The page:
The exhibition proposes a plunge into the seething life of the city, trying to capture both the intimacy of a street corner and the vastness of cityscapes. Now that the Earth has become a set of urban localities, how are local systems installed, how do hopes about what is far away resist and persist? The path of this show is situated in the interstice.
“The city, Faraway”
April 1 – September 18, 2016
88 Rue du Colombier,
“The city moves away”, Jean-Luc Nancy tells us, “It has now moved away to a distance which tends to cover the whole territory”.
The principle behind the exhibition is based on selecting a work from each of the collections of the 22 other Fracs, in dialogue with the collection of the Frac Centre-Val de Loire and the works of invited artists. In this way the Frac is carrying on its tradition of a place of “disciplinary migrations” for art and architecture.
The public is greeted by Franco Raggi’s Tenda Rossa. Like the collection as a whole, this work introduces the exhibition in the form of creative wandering, overlapping as much with painting as with sculpture and architecture.
The visitor, as spectator and actor, walks through the exhibition the way he strolls in the city. The specific position of the individual is at the core of Gianni Pettena’s work Paper/Midwestern Ocean. The artist fills a room with strips of paper which the public cuts in order to make room for itself. The spectator becomes part and parcel of the work.
A little further on, Eko’Polis, an imaginary city devised by the Nigerian artist Emeka Ogboh plunges the spectator into a captivating acoustic world. “The City, Faraway” ends with a fable, Medium total, by Günther Domenig and Eilfried Huth, a tale which imagines an architecture that has become a mutant biological organism. In this way, through eighty works by artists and architects, the exhibition is a chance for an urban walk both near and far. We come upon a Tower of Babel (Anthony Freestone), a telephone booth (Slimane Raïs), and a skyline of towers.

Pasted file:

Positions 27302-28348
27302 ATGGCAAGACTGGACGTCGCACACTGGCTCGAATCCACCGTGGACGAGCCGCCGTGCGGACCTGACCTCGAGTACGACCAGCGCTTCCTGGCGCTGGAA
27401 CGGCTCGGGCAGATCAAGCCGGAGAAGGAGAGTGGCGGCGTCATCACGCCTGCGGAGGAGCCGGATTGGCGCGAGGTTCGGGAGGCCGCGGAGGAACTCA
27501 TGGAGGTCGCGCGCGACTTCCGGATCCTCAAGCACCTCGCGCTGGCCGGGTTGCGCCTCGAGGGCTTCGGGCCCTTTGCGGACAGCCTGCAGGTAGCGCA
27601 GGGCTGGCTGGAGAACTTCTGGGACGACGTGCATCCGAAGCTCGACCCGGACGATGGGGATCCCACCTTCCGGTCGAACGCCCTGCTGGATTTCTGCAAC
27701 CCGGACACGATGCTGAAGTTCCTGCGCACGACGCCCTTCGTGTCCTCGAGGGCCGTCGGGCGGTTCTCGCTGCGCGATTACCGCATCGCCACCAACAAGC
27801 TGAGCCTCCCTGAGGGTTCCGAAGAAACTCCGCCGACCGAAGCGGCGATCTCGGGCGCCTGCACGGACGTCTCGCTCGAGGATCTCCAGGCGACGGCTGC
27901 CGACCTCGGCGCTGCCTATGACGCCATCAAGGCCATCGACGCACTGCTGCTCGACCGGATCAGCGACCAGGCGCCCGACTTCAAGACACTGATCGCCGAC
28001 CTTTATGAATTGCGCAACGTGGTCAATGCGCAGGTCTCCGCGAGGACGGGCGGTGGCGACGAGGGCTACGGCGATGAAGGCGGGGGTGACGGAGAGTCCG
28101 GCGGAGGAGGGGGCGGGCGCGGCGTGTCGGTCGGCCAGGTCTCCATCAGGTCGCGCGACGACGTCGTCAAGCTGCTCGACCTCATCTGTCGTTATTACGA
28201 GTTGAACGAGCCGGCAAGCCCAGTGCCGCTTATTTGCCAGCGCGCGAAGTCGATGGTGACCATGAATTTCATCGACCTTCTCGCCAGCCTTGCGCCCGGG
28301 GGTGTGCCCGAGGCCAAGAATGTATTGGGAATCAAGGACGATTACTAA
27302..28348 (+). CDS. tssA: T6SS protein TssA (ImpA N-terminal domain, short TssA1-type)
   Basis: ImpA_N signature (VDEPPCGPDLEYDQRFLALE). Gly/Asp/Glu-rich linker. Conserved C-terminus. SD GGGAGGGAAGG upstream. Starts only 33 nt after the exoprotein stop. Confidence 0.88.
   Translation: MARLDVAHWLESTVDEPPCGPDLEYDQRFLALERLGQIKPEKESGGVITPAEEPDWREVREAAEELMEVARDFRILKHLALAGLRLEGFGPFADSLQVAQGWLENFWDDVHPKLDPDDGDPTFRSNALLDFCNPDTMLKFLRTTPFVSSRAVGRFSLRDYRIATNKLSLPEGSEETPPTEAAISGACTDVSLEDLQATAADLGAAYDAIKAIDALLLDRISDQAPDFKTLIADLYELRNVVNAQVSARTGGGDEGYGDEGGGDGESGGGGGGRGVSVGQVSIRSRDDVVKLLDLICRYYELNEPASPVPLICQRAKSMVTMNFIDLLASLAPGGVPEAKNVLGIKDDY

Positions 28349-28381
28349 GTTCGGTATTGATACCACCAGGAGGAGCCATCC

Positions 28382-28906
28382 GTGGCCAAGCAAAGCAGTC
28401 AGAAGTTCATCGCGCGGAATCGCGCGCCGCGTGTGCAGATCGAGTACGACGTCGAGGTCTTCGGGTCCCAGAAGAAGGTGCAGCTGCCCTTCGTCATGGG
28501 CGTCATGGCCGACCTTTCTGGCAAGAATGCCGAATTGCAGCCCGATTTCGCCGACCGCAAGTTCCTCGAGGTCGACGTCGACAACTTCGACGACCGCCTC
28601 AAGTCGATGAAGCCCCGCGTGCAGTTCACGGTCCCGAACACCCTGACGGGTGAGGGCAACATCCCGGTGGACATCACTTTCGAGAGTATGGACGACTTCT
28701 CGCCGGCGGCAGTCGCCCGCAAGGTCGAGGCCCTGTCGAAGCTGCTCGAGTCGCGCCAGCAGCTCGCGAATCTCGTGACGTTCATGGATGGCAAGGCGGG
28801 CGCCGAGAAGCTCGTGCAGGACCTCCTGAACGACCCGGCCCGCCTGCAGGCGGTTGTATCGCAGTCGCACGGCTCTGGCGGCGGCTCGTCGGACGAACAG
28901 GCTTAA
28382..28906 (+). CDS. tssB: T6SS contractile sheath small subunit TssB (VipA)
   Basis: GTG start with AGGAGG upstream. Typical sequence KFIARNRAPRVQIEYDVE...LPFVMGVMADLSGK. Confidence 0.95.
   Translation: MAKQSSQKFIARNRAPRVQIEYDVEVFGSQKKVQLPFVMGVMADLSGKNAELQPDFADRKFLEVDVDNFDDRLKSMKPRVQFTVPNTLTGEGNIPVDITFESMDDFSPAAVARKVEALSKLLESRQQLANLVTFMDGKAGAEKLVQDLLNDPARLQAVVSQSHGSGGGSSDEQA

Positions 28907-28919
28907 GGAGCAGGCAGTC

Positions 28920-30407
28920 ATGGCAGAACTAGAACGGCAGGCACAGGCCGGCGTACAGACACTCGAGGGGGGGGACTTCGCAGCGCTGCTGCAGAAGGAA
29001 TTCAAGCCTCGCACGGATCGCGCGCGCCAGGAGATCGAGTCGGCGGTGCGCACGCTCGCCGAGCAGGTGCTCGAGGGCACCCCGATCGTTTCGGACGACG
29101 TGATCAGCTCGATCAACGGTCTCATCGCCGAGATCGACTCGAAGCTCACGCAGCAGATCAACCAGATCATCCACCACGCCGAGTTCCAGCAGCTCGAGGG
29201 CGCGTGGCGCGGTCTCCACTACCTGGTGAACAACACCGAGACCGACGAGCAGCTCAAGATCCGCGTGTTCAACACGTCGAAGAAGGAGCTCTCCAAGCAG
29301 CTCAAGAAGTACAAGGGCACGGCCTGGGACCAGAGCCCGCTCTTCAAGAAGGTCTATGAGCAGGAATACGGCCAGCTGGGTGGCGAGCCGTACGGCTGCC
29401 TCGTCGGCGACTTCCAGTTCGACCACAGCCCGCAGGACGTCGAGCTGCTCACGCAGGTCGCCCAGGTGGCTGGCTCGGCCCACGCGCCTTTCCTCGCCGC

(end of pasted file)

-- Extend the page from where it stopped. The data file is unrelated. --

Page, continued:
“The City, Faraway” is conceived like a narrative in four acts, in Orléans, Rouen, Montpellier and Marseille. For the Month of Contemporary Architecture, the exhibition is set up in the Maison de l’architecture de Normandie. Under the title “Limits of Infinity”, this exhibition offers a reading of 20th century utopias based on three concepts: the instant, the infinite, and the limit.
At the Frac PACA, a selection of video works from the collection of the Frac Centre-Val de Loire presents “Urban Crossings”. At the Frac Languedoc-Roussillon, a monographic show is presenting the work of Superstudio, one of the major groups in radical Italian architecture of the 1960s and 1970s. Between the four venues of this narrative, and between the voids separating the city faraway, the spectator and user unravels the reality of fiction and comes up with a narrative, his/her narrative, that of art and architecture.